Injection Moulding

Depending on the number of shots, plastic material used, size of the mould and needed surface finish, different mould materials can be used. The following basic mould material properties must be considered: strength and hardness, toughness, wear resistance, cleanliness, corrosion resistance and thermal conductivity.


Injection moulding is a moulding procedure whereby heated and plasticized thermoplastic or thermoset material is injected under high pressure into a relatively cool mould cavity for solidification. Injection moulding is a high productivity method. However, the moulds can be extremely complicated and expensive.

Performance of moulds

The performance of the mould can be affected by the selection of mould material. Performance has different meanings to different people:

Mould life
Quality of the plastic part

Mould life

The mould life may be determined by many different mechanisms:

  • Wear
  • Surface defects
  • Deformation
  • Corrosion

Wear may occur because of reinforced plastic or very long runs. Surface defects may already occur during mould manufacturing as a result of polishing problems, EDM defects or after some time in production because of attacks from the plastic resin. Deformation can sometimes be a result of too high a clamping force or because of uneven temperatures in the mould or under-dimensioning of the mould. Corrosion may of course be a problem when moulding corrosive resins like PVC, but may also be result of aggressive cooling water or humid atmosphere.

Quality of the plastic part

The quality of the plastic part is based on the its appearance but of course, also the functionality of the part. The mould must keep the promised surface finish and that is also valid for the tolerances of the mould. Steel selection is important for high polished moulds. The steel must be clean and have a very low amount of inclusions. Tolerances may be affected because of uneven mould temperatures which of course is very much dependent on the cooling channel sizes and position but also on the selection of mould material. Material like aluminum or copper alloys, with high thermal conductivity, may in some cases be used as mould material.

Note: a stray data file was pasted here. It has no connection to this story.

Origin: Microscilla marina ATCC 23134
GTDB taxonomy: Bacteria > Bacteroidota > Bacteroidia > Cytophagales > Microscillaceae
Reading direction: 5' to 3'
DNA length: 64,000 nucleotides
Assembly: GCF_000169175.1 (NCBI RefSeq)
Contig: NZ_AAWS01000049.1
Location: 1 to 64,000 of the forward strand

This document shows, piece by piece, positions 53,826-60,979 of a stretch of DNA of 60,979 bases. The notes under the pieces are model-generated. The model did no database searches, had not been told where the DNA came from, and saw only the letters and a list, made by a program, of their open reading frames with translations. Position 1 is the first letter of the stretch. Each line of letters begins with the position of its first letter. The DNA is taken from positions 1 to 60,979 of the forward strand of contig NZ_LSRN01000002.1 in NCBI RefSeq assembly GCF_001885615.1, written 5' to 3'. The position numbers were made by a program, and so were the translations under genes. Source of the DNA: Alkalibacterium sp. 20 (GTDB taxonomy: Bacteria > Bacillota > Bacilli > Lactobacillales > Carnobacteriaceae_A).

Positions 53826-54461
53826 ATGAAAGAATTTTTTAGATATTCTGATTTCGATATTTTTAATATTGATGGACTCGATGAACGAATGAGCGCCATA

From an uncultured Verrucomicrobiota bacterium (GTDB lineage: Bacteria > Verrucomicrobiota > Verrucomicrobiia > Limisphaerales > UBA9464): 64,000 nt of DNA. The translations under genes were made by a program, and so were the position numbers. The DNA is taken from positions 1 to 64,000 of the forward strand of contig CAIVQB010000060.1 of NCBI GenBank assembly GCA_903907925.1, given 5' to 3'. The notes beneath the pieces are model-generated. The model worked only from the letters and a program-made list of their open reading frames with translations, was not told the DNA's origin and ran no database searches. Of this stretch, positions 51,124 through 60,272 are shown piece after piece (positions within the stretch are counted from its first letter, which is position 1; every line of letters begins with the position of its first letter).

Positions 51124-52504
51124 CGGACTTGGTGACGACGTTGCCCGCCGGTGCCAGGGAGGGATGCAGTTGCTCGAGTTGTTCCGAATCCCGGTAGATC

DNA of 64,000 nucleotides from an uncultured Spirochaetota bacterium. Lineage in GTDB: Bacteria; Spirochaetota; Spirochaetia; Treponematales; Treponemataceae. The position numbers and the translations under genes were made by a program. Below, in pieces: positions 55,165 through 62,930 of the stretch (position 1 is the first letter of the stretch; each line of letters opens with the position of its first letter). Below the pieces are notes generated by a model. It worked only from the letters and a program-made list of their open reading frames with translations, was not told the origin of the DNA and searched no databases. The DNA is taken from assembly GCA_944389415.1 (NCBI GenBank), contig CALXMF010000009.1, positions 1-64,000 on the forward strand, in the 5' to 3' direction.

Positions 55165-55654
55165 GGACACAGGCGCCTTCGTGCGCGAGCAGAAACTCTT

Even productivity can sometimes be affected by the selection of mould materials. The most obvious situation is the selection of high thermal conductivity materials. However, selections aiming for lower maintenance of the mould i.e. less production interruptions, will lead to higher productivity. One example is to use corrosion resistant mould materials. This leads to less need for redrilling of cooling channels and repolishing of mould surfaces.